An internal combustion machine according to the invention has, as inserts in recesses provided therefor in the cast half shells, separate cylinder sleeves, each of which is tightly closed at its top end by a separate cylinder cover equipped with a circumferential rim or collar, the cylinder covers being completely clamped between the half shells, forming a seal with their rim which, for example, closes off the top edge of the crankcase. By virtue of the structural design of the crankcase half shells, there is achieved a small mold depth, and the internal combustion machine according to the invention can thereby be made inexpensively from two crankcase halves, for example of light metal, in the die-casting process. When aluminum is used as cast material, a compact internal combustion engine with a weight reduction of as much as 30% compared with engines made from gray cast iron is achieved. Furthermore, the fact that parts projecting beyond the crankcase contour are not needed also contributes to the compact structure. The use of separate cylinder sleeves and cylinder covers promotes inexpensive manufacture and simple assembly. Furthermore, the advantage is obtained herefrom that each cylinder cover can be easily replaced individually, for example if the valve seat becomes damaged. This concept therefore has considerable advantages compared with the usual solid-block cylinder heads of liquid-cooled engines. The cylinder sleeves, which rarely need to be replaced, are readily accessible by removing one shell half. Cylinder sleeves and cylinder covers are set in the crankcase in such a way that only the valve stems and the stem of the injection device project beyond the crankcase half shells. Hereby the danger of damage to the cylinder sleeves or cylinder cover by external influences is advantageously minimized. The cylinder sleeves can be made, for example, of gray cast iron in the centrifugal casting process or of AlSi material by spray compaction.
In an advantageous further embodiment of the present invention, the cylinder covers each has an inlet and exhaust valve as well as an injection device. In this way the necessary passages and ports can be made either by subsequent metal-cutting operations or directly during casting.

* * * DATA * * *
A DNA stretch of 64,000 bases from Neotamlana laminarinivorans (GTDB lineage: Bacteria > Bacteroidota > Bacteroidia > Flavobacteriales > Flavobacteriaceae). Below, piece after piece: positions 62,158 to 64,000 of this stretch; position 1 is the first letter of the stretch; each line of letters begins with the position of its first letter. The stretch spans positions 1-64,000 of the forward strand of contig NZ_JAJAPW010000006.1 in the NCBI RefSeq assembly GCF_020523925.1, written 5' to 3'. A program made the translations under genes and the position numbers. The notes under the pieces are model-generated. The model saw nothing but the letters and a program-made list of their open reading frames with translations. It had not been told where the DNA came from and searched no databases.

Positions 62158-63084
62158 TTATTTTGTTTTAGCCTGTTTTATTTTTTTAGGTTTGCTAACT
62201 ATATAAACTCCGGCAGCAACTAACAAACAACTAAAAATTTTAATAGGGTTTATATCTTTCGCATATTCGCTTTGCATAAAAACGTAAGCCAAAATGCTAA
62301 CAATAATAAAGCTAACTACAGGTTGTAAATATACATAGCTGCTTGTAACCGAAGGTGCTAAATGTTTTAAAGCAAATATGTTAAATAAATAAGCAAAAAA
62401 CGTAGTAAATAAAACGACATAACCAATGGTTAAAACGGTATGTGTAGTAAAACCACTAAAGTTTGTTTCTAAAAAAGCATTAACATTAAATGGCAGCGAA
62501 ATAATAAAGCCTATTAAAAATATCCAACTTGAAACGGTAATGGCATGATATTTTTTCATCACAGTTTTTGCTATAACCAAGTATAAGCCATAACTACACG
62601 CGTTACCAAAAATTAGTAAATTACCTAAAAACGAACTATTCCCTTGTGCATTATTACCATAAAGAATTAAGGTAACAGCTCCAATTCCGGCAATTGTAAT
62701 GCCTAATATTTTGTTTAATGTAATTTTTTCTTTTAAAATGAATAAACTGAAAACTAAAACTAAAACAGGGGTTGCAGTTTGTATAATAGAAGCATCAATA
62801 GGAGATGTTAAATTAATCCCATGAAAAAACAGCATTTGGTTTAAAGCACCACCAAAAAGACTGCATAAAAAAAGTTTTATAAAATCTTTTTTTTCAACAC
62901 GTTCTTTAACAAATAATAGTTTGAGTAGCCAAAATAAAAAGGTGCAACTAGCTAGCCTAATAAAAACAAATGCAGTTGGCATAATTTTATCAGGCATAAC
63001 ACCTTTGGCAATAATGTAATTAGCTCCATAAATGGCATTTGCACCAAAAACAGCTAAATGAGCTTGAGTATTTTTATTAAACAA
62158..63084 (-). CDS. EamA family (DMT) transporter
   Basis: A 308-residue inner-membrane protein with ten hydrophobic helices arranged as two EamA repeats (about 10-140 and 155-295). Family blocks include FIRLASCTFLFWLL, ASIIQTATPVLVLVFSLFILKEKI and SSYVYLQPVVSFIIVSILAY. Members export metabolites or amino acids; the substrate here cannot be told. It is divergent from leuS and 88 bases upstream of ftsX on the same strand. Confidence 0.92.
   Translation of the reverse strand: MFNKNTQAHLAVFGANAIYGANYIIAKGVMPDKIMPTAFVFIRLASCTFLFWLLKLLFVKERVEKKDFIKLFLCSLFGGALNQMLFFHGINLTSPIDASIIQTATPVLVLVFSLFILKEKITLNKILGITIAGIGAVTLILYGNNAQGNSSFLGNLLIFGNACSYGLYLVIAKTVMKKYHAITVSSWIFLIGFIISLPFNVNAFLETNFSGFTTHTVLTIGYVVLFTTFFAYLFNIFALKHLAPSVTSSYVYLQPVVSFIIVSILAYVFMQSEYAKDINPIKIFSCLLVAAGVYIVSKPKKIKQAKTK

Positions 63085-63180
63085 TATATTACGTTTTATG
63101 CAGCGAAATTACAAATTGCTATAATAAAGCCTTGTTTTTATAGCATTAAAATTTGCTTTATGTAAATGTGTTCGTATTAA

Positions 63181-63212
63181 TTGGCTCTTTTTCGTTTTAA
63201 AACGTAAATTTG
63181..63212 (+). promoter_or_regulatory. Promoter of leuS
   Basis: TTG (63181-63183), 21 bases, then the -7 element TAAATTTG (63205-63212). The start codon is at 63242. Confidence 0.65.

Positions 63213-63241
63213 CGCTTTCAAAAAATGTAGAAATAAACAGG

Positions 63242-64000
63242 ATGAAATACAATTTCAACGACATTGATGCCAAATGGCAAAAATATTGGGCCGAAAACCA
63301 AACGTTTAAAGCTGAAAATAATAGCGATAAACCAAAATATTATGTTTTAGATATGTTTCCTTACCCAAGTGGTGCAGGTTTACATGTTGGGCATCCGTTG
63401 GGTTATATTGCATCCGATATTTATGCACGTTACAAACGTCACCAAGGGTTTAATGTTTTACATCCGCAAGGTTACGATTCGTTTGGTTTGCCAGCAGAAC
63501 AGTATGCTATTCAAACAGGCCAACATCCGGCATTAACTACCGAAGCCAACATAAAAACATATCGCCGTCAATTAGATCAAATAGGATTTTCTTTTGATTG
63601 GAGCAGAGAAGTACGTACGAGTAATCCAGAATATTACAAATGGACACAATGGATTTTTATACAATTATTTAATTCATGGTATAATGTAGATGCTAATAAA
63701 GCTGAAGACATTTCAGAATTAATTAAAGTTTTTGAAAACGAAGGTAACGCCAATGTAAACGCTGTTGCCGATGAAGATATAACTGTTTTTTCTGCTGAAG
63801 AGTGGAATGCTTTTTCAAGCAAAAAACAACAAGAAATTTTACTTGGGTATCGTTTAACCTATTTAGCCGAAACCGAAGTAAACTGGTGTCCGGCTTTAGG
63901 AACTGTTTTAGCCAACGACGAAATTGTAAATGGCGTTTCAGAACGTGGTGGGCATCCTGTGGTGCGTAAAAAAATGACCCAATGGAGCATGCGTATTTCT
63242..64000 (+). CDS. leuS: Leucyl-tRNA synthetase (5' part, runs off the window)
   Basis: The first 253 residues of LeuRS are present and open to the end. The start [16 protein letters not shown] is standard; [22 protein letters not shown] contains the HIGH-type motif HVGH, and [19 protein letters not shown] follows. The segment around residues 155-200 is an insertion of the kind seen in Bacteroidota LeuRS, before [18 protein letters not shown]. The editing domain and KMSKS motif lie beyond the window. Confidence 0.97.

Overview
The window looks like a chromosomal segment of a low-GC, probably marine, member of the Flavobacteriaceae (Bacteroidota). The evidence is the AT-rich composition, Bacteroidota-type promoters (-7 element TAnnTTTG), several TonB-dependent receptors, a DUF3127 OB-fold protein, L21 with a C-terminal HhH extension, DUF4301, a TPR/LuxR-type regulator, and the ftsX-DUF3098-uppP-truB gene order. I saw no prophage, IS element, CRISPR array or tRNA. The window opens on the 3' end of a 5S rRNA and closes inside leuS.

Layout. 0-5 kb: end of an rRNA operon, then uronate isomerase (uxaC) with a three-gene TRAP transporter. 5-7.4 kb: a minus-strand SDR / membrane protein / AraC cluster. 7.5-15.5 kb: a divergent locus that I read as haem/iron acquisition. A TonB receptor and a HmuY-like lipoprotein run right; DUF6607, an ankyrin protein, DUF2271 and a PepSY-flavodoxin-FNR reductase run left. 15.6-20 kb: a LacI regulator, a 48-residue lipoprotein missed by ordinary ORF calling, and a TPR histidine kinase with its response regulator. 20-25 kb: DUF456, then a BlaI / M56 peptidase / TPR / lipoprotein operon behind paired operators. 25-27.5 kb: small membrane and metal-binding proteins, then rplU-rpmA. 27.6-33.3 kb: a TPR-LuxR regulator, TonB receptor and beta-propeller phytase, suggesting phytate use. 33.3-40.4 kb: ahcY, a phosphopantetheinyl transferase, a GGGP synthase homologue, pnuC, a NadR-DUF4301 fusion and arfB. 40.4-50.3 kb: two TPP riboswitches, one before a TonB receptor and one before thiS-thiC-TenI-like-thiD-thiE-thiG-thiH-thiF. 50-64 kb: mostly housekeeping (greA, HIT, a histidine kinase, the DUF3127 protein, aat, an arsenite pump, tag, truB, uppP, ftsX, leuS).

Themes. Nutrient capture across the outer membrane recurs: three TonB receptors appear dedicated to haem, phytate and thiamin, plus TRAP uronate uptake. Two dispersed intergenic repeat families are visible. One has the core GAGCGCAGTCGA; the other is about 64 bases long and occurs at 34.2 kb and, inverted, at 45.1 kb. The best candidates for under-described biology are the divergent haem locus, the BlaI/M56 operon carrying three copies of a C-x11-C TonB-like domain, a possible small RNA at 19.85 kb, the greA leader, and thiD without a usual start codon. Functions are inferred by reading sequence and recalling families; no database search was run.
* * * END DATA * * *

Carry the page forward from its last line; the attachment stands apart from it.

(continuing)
Furthermore, an advantageous embodiment provides that the covers each have an inlet and exhaust port in their rim region. The lateral positioning of the inlet and exhaust ports ensures that the cylinder covers form a complete compact structural assembly with valves, valve seats and inlet and exhaust ducts, the inlet and exhaust ports being attached sealingly to corresponding crankcase parts during assembly and the cylinder cover being seated sealingly on the cylinder sleeve.
It is further provided that inlet and exhaust ducts pass laterally through each half shell. Thereby the inlet and exhaust-gas connections are attached in simple manner to lateral flanges on the outsides of the crankcase half shells.
In an advantageous embodiment, the internal combustion engine is provided with lubricant and coolant ducts in the crankcase halves, so as to ensure adequate cooling and lubrication during operation. The coolant can then be water, oil or any other fluid suitable for cooling.
An advantageous further embodiment provides that the ducts for lubricant and/or coolant supply are formed by one or more prefabricated tube systems, each cast in the two half shells. This contributes advantageously to streamlined manufacture of the engine crankcase, since it obviates the need for time-consuming and expensive subsequent machining of the castings by boring of coolant and lubricant ducts, as would otherwise be customary.
An advantageous method for making, by the die-casting process, a two-piece engine crankcase split in the direction of the crankshaft for a multi-cylinder internal combustion engine comprises the following process steps:
construction of tube systems to form the ducts for gas flow as well as lubricant and coolant supply in the crankcase sections,
placing of the tube systems in the die-casting molds for the crankcase sections,
casting of the crankcase sections with tube systems embedded therein in order to form crankcase half shells (1a, 1b) of the engine crankcase.